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Ken Borland



Richards discovers control, looking for strong limited-overs showings 0

Posted on November 22, 2016 by Ken

 

Left-arm paceman Rowan Richards discovered the control he was missing in the second half of last season, leading to a strong showing in the Sunfoil Series which he now plans to take into the limited-overs arena for the Titans.

Richards was the leading wicket-taker for the Titans in four-day cricket with 36, but he only played half of the games in their triumphant Momentum One-Day Cup campaign, taking six wickets and conceding a shade over a run-a-ball. His one appearance in the RamSlam T20 was a disaster, conceding 55 runs in his four overs, against the Cape Cobras during the triple-header at the Wanderers that began the competition.

“At the beginning of the season, it was a struggle, but it clicked heading into the four-day games. It was just a matter of improving my action with Mandla Mashimbyi and Rob Walter [Titans coaches], to get more consistency and be able to control the swing. My goal for next season is to carry that through to the limited-overs formats,” Richards told The Citizen.

Four-day cricket certainly tests a person’s patience and range of skills and the 30-year-old showed that he is one of those bowlers who can plug away while nothing much is happening, but will suddenly get on to a streak and be unplayable.

“l enjoyed the four-day campaign. You get slow periods, it’s just dead, but you have to believe something is going to happen, even when you’re not getting wickets. If I get one, then I believe I can get three or four and that then gives you a sniff.

“Last season I was swinging the ball both ways and I was dangerous with both the new and old ball, getting a bit of reverse. Anyone can go up to a higher level, I just need to focus on my processes, build on what I do well and be consistent,” Richards said.

Those who witnessed his hat-trick on the final afternoon to beat the Warriors in Benoni or his five for 38 against the Knights in Bloemfontein will know that Richards is a left-armer the national selectors should certainly be keeping their eyes on.

 

Bryan Habana Q&A 0

Posted on July 28, 2014 by Ken

Bryan, back in South Africa and giving back to the Nyanga community for Mandela Day, have you had time to reflect on the successes of the last few months?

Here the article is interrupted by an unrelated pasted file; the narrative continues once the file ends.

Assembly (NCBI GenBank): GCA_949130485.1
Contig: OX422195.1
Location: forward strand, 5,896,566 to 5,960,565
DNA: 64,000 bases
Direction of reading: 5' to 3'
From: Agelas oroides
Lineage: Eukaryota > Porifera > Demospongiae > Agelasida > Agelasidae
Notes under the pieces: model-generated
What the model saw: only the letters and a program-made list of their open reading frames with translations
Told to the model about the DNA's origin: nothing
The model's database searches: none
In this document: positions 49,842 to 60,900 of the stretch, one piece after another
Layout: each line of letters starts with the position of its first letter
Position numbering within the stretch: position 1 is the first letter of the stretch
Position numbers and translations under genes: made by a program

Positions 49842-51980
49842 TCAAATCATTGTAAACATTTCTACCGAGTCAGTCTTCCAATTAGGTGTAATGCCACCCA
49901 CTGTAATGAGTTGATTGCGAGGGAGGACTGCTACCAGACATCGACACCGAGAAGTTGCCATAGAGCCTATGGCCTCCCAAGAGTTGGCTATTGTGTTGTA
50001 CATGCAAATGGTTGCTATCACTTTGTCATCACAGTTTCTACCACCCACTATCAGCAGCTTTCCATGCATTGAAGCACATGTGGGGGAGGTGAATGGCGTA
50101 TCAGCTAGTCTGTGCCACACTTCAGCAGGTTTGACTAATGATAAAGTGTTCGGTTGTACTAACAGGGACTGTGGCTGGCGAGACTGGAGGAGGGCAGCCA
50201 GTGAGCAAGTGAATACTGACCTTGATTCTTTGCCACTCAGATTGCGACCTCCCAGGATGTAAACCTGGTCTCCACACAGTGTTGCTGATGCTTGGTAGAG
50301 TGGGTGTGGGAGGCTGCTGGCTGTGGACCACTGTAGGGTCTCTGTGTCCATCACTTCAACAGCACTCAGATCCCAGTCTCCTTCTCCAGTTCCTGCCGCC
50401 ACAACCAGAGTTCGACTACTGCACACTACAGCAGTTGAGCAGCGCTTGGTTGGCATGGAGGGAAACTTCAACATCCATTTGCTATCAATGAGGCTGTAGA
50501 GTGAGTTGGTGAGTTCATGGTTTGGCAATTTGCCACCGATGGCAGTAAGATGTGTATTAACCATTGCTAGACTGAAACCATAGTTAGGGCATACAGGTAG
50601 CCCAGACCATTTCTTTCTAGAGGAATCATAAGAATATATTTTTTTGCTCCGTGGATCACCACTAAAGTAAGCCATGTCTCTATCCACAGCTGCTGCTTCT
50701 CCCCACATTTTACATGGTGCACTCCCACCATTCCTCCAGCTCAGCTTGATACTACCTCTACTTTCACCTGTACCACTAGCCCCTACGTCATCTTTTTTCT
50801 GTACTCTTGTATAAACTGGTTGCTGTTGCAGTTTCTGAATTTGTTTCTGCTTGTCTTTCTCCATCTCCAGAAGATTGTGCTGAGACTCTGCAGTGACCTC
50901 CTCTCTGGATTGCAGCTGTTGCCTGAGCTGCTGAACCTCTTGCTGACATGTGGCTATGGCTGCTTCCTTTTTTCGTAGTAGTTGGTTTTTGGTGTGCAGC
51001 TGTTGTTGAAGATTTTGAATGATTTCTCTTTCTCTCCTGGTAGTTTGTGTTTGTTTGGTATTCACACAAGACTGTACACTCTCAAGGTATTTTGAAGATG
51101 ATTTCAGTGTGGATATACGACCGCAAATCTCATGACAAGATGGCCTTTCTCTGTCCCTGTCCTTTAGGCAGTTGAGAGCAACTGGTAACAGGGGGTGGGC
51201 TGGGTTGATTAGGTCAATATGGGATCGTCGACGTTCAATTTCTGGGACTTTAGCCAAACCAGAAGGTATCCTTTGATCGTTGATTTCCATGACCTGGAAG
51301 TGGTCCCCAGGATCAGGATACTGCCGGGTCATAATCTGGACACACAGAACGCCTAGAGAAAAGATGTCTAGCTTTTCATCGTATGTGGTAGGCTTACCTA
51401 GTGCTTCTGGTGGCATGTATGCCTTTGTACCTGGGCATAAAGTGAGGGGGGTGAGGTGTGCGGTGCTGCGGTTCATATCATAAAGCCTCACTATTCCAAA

It’s not ideal being outside of South Africa and I’m unbelievably proud to call myself South African. Until you leave these shores, you never know what you’re missing, but I’m very happy where I am in France. The language is tough and sometimes if they talk too fast then you lose it, but luckily there are a lot of internationals at Toulon. It’s taught me to become a lot more independent. Driving on the right-hand side of the road takes some getting used to and I’ve stalled a couple of times! But staying on the French Riviera is pretty positive and a happy player is an in-form player.

It was a pretty special end to the season in France after I was a bit frustrated at the beginning. I was injured after the Rugby Championship, four months out, and then I was injured again on the end-of-year tour for another two weeks. So to come back and play a part in the finals was very special.

It was fantastic playing alongside Jonny Wilkinson and seeing the way he bowed out, there was no better way to end his career.

 

Those successes must fill you with a lot of confidence for the season ahead?

We have a lot to build on but there’s been a change in format in the Heineken Cup plus the Top 14 is 28 games against tough opposition every week. I went over to France to win trophies and I didn’t think it would happen as quickly as it did. So the foundation has been laid, I have a couple of years left with Toulon and I hope to contribute to even more trophies.

 

Was it a tough challenge coming to France and playing in those finals in your first season over there?